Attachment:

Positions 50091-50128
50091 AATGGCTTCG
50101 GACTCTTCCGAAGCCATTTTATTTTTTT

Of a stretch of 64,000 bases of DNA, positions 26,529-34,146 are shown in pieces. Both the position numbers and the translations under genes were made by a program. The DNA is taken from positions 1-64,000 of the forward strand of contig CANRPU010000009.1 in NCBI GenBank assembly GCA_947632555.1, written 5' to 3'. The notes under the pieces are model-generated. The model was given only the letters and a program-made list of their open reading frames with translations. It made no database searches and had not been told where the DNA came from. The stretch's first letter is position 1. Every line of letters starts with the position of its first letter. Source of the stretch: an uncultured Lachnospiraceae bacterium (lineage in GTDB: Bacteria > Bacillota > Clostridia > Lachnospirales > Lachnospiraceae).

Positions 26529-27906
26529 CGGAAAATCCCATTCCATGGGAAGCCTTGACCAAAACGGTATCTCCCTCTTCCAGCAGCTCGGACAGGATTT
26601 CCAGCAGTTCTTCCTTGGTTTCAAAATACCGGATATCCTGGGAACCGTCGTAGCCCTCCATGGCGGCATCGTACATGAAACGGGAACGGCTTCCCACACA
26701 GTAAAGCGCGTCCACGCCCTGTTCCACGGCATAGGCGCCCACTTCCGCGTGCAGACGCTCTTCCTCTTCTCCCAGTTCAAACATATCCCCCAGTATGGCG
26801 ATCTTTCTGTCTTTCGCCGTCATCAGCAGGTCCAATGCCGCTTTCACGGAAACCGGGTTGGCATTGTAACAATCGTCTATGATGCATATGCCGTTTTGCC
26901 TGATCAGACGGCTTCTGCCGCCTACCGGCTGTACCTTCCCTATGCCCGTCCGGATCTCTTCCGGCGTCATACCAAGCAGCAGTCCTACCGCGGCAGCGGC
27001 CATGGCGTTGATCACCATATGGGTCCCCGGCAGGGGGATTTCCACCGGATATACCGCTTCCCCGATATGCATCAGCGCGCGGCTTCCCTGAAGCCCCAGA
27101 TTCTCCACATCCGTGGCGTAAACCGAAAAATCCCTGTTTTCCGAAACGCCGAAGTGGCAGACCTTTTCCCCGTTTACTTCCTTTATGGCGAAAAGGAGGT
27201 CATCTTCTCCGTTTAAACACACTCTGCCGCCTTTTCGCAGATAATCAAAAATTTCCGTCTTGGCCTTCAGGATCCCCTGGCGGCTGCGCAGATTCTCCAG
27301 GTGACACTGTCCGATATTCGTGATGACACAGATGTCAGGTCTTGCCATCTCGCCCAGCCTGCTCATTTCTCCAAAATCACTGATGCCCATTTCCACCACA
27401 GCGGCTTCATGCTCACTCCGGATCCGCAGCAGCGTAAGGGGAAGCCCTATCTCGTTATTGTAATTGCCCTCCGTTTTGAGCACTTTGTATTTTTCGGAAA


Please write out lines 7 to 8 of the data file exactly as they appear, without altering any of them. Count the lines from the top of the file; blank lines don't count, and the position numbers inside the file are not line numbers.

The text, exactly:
26601 CCAGCAGTTCTTCCTTGGTTTCAAAATACCGGATATCCTGGGAACCGTCGTAGCCCTCCATGGCGGCATCGTACATGAAACGGGAACGGCTTCCCACACA
26701 GTAAAGCGCGTCCACGCCCTGTTCCACGGCATAGGCGCCCACTTCCGCGTGCAGACGCTCTTCCTCTTCTCCCAGTTCAAACATATCCCCCAGTATGGCG